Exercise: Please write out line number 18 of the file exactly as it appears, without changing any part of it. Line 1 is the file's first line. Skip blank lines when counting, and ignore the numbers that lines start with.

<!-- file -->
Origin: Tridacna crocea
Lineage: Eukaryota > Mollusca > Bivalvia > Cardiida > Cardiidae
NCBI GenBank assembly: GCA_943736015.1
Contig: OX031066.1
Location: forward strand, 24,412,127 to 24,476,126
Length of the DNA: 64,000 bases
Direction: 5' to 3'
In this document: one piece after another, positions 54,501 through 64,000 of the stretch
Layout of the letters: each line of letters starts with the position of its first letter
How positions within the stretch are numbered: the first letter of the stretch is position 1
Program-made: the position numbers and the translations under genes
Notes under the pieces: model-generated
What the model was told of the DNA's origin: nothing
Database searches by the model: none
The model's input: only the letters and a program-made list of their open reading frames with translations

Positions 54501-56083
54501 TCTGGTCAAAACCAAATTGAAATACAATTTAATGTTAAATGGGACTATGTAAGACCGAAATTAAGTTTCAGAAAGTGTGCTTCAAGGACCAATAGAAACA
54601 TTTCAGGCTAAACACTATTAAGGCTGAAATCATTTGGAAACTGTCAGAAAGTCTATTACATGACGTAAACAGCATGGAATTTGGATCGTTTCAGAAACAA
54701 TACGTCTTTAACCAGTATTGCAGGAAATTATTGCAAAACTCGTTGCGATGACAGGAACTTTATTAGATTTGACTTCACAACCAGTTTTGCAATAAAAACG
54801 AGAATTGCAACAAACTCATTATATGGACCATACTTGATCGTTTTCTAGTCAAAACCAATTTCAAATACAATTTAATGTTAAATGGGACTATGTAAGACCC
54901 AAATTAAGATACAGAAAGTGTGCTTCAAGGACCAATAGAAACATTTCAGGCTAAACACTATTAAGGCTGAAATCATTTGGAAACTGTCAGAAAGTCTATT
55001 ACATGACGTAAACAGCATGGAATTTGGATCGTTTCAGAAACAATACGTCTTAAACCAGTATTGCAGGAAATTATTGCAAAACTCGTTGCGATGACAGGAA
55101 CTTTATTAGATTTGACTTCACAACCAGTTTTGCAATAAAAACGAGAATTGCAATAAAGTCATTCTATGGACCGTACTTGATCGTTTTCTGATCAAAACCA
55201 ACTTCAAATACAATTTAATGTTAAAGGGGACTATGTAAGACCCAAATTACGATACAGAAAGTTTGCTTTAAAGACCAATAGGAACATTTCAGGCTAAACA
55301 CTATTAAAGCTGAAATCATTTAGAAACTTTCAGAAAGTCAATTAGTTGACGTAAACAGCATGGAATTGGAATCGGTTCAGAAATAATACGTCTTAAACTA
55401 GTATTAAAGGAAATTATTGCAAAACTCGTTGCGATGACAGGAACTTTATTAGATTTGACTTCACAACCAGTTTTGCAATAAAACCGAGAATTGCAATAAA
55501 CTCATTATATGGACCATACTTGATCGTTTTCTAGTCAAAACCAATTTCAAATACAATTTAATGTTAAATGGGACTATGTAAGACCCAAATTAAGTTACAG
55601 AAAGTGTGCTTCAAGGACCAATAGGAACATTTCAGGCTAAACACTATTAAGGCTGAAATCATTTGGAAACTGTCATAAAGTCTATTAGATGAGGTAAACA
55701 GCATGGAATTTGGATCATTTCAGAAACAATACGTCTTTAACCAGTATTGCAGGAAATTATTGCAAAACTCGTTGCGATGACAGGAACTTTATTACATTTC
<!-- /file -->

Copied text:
54601 TTTCAGGCTAAACACTATTAAGGCTGAAATCATTTGGAAACTGTCAGAAAGTCTATTACATGACGTAAACAGCATGGAATTTGGATCGTTTCAGAAACAA